this is an excerpt from an email conversation with my friend Marian Bantjes. I’ve always trusted Marian to be a straight talker, no matter how prickly the viewpoint. years ago we started talking about what it’s like to get older as a creative person. as a side issue, what it feels like for each of us as we stop feeling as creative as we once were. do we re-think who we are? do we just try harder? Here’s a little of what’s been happening to Marian as she goes on.
The Verge reports on Tech In Motion’s Wearable Tech Fashion Show, and that’s interesting, but I found myself much more interested in what was happening with the reporting itself.
note that the beginning of the video segment is entirely made up of things that glow, change color, look foolish, and sound like parodies from “What The Fuck Is My Wearable Strategy?” tailoring and wearability are uniformly terrible in nearly every piece showcased.
but then, the reporter notes, further into the segment, that the most successful wearables were the subtlest, and simply looked like clothes, but we’re never made to visually celebrate them. is it that fabric that doesn’t glow is uninteresting? or is the videographer trying to think too quickly to make anything more than a reactionary visual statement about what makes for interesting design?
I’m a little done with pretentious, lazily-constructed trend pieces. highly reportable work doesn’t equal well-made, thoughtfully-considered work.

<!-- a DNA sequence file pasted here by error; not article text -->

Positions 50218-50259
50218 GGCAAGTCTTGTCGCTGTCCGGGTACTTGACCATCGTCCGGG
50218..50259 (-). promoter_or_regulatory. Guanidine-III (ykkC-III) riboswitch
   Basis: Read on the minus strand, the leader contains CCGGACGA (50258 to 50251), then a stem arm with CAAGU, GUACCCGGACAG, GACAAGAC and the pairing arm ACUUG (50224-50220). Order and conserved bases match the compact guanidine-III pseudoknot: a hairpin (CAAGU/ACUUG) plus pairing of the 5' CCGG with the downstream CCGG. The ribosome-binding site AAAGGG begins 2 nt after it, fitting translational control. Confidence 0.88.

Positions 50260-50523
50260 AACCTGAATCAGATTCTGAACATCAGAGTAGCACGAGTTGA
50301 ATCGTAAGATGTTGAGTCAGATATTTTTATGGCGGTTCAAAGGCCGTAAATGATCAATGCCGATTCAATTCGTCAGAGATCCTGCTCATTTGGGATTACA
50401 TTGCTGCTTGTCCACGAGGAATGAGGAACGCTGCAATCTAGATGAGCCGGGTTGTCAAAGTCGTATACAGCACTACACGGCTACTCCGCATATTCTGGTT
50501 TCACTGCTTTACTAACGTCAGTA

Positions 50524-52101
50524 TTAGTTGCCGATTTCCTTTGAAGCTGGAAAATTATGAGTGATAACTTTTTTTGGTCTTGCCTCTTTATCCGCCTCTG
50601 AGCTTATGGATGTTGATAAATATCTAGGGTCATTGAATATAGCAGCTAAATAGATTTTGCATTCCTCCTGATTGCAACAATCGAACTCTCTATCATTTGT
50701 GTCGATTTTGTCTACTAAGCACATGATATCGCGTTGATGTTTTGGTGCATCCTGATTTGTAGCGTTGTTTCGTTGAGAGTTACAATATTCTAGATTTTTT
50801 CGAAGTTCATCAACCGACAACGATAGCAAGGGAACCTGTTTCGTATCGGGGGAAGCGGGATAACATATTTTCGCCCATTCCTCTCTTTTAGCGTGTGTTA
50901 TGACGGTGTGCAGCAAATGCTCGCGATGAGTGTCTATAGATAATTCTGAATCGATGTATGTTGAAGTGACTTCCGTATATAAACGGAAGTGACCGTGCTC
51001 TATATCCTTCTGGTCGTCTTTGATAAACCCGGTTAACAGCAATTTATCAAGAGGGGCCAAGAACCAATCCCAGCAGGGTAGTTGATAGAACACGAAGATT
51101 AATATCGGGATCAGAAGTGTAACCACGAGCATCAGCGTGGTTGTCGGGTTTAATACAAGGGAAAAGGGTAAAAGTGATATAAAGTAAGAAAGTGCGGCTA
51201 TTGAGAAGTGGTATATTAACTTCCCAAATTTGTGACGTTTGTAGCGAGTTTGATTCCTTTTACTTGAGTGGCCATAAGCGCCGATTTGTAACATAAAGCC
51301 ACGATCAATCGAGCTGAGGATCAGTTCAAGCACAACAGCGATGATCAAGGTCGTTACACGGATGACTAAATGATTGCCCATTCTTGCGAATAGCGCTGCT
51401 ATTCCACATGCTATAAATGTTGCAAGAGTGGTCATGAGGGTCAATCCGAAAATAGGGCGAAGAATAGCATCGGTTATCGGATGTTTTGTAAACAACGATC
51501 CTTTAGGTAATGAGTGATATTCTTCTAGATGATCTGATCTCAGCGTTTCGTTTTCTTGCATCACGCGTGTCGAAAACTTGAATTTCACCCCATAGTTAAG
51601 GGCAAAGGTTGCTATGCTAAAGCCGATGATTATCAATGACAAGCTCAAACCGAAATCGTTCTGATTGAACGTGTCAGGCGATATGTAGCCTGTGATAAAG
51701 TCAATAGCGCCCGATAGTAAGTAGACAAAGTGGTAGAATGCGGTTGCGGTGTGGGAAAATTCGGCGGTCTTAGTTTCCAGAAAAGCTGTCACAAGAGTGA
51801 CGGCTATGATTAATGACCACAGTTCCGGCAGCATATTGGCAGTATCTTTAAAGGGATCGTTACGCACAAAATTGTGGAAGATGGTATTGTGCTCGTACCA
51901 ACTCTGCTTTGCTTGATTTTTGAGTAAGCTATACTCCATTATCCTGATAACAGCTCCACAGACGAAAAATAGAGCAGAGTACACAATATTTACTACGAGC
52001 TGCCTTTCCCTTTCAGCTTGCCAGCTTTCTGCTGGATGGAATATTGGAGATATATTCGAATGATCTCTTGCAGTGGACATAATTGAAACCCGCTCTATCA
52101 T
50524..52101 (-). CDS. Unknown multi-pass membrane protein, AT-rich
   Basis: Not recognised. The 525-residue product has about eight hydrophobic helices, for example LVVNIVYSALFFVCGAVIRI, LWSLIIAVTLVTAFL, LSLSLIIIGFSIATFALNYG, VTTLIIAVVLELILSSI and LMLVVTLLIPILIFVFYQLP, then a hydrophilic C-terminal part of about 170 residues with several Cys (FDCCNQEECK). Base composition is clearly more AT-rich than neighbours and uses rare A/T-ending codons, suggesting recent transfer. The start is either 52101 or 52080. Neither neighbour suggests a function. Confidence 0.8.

In the first column, the last line isn’t justified. This is the expected behavior, when you apply the ‘text-align: justify’ CSS property on a container. On the other hand, in the second column, the content is entirely justified, including the last line.
—Zoltan Horvath, “Improving your site’s visual
details” Web Platform Team Blog
whereupon the Adobe Web Group incites the wrath of typesetters everywhere by implying that having a last line of a graf of force-justified text aligned left is somehow “wrong.” never mind that it’s really on “not what they’ve been taught.”
(left-aligned last lines are my preference as a more pleasant visual stopping point after walls of text, but neither is correct or incorrect by any measurable definition.)
Gareth Pugh + Chrome Hearts photographed for Dazed Digital by Laurie Lynn Stark.
For SS14, Pugh peeled back the codes of Hollywood glamour, revealing the hysteria beneath; feathers exploded over bias cut gowns; latex bodices gripped torsos; sloping shoulders rose majestically behind the head.
—Natasha Slee, “Gareth Pugh vs Chrome Hearts,” Dazed Digital